One custom city

One Custom City Goes from Grassroots to BigTime Growth

Like many entrepreneurs, finances aren’t Ron Watters’ thing. His expertise is design and art, and providing unique custom screen-printed apparel through One Custom City.

It has been expertise in finances and navigating the federal government’s bureaucratic small business programs, however, that have helped One Custom City thrive–it’s just that expertise came from the Accounting Aid Society, a business support organization and grantee of the New Economy Initiative (NEI). 

“I’m a product designer and artist, I’m not a tax person. Your books need to be immaculate. You can’t be like: ‘I kind of have stuff written down on a napkin somewhere,” says Watters, who holds a bachelor’s degree in industrial design from the University of Michigan.

With the business finances in order and documented, One Custom City is rapidly scaling its business–seeing nearly a 60% increase in sales compared to spring 2022. One of the few Black-owned print shops in Detroit with an automatic press, One Custom City’s clientele has grown from local community-based organizations to also include household brands such as the Detroit Pistons.

Emerging Stronger from the Pandemic

That success would likely not have occurred without a strong small business support network in Detroit that proved so critical when the pandemic brought Michigan’s economy to a screeching halt in spring 2020. With all business for One Custom City gone for six months, Watters used the shutdown as an opportunity to retool.

Having worked with the Accounting Aid Society to keep the company’s financials in order, Watters successfully applied for grants to keep his business solvent throughout the pandemic, and also earned a minority-owned business status critical to helping him expand once business resumed.

The support helped Watters purchase a game-changing tool of the trade, a $100,000 automatic printing press that cranks out 300 to 400 t-shirts an hour–the same amount he would produce on his manual press in a week.

“In these down times, instead of being like: ‘Oh, are we going to survive?’ –We were buying a hundred thousand dollar press and refitting the shop with three-phase electricity,” says Watters.

One custom city

Support of Small Business Comes Full Circle for One Custom City 

The support from the Accounting Aid Society, isn’t the first time One Custom City benefitted from the small business ecosystem NEI and its partners have worked to build since 2007.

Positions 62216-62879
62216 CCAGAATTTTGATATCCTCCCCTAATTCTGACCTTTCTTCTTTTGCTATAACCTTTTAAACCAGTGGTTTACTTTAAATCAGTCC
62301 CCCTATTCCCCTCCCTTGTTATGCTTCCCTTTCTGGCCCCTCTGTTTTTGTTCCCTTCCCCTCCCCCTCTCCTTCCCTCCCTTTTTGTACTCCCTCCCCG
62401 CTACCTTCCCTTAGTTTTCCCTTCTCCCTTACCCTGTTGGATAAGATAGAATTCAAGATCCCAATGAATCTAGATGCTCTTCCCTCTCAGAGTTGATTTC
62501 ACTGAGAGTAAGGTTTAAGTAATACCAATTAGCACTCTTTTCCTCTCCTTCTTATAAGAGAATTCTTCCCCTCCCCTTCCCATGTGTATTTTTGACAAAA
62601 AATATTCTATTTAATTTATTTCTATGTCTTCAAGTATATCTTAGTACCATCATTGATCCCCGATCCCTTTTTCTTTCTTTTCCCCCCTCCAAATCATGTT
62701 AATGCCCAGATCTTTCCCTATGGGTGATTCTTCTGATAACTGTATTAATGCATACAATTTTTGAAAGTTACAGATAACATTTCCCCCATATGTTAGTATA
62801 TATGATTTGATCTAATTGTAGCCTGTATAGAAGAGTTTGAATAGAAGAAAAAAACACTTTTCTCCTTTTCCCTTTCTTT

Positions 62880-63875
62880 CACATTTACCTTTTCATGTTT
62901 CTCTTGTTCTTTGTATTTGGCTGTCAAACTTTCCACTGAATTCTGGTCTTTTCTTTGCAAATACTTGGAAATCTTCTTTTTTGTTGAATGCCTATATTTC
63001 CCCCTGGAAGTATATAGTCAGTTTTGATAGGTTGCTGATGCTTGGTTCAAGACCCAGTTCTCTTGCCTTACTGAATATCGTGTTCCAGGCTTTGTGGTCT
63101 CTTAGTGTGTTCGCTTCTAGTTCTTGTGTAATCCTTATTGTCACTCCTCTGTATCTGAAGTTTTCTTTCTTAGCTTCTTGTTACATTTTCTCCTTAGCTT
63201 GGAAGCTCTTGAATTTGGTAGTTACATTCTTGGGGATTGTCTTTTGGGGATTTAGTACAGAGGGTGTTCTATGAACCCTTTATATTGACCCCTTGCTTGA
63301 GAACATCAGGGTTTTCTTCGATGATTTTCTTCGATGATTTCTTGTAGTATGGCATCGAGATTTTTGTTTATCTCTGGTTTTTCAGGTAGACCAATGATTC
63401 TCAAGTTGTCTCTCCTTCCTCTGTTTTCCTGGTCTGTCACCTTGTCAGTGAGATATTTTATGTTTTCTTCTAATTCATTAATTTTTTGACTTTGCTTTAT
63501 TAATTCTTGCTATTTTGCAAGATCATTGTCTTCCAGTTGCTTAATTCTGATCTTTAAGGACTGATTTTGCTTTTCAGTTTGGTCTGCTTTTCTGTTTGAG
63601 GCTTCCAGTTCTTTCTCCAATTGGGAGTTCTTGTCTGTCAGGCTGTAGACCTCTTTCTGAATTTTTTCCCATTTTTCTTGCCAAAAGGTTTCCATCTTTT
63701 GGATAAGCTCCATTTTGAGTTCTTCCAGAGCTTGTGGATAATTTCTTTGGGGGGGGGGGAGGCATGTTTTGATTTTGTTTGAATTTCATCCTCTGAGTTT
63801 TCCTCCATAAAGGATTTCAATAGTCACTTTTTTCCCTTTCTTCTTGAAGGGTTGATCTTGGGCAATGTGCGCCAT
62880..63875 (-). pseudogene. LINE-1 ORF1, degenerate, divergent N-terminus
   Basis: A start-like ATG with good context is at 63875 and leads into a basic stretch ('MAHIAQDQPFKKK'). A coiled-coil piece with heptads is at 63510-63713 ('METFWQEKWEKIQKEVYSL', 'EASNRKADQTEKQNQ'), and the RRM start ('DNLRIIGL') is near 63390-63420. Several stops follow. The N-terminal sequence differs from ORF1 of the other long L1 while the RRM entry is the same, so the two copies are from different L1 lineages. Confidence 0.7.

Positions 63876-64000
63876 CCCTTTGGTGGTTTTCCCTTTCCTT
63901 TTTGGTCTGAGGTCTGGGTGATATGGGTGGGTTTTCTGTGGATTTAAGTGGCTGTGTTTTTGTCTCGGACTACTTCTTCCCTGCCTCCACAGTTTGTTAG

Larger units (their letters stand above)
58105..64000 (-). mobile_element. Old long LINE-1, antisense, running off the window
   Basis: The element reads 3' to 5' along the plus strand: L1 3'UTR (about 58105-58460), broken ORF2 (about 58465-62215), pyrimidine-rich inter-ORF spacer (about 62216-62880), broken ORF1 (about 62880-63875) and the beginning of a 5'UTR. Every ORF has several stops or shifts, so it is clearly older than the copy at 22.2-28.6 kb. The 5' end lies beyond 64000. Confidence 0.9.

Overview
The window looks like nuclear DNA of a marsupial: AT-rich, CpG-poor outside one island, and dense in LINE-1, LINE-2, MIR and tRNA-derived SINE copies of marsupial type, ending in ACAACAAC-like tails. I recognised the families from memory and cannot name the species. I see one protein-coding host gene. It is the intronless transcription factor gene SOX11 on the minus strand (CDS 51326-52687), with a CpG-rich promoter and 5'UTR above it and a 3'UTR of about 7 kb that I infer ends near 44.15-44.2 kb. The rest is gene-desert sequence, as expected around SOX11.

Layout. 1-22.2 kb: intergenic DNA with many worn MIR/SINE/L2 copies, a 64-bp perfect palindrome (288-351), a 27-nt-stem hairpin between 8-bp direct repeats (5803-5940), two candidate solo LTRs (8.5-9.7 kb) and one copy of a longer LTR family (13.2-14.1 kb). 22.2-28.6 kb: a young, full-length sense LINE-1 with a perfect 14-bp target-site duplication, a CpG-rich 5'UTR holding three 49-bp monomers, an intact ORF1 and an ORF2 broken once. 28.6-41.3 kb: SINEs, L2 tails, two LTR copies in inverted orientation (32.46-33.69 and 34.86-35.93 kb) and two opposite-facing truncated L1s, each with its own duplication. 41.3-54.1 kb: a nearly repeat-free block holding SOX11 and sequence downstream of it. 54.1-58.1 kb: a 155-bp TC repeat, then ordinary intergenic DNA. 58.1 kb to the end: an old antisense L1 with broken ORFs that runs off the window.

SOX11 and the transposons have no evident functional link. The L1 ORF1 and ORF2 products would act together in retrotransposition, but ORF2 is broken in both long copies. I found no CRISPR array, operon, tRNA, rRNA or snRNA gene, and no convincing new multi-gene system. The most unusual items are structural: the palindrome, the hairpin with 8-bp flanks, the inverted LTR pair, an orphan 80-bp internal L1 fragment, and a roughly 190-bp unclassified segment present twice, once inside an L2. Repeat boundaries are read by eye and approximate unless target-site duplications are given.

Watters won $10,000 in the NEIdeas challenge in 2014, a critical juncture in a small business journey that started out of Watters’ Detroit garage in 2008. Up to that point, the business had been kept busy tediously screen-printing shirts individually. It earned business mostly through word-of-mouth referrals and grassroots support from community-based social and nonprofit based organizations that wanted their purchases to support a local small business.

The NEIdeas winnings provided capital Watters needed to make two key purchases–a laptop computer to better manage operations and a manual printing press that could produce about 300 t-shirts in a week. Combined, the purchases would help One Custom City net more than $1.6 million in sales in the subsequent 7 years.

“The press really leveraged the business to be able to produce more, and that was one of the key factors because I was beginning to service more and more folks on the other end of it,” Watters says.

The manual press also allowed Watters to help provide training to other entrepreneurs to launch their own businesses, a nod to the grassroots, community-oriented customers who helped One Custom City grow into what it is today.

The support across several years, reflects the importance of supporting not just startups, but “been ups,” or businesses that are five, 10, or 15 years in operations but still in need of support to expand and take their business to the next level.

One Custom City has earned a bevy of grants over the years including from Wayne County Black Leaders Detroit, Flagstar, Comcast, TechTown, and the U.S. Small Business Administration.

Amid his success, Watters co-Founded Talking Dolls, a design studio and artist collective on the east side of Detroit where his business operates. It provides space for local entrepreneurs to perfect their own small business or artistic venture, much like Watters did in his garage 15 years ago.

Learn more about One Custom City.

One custom city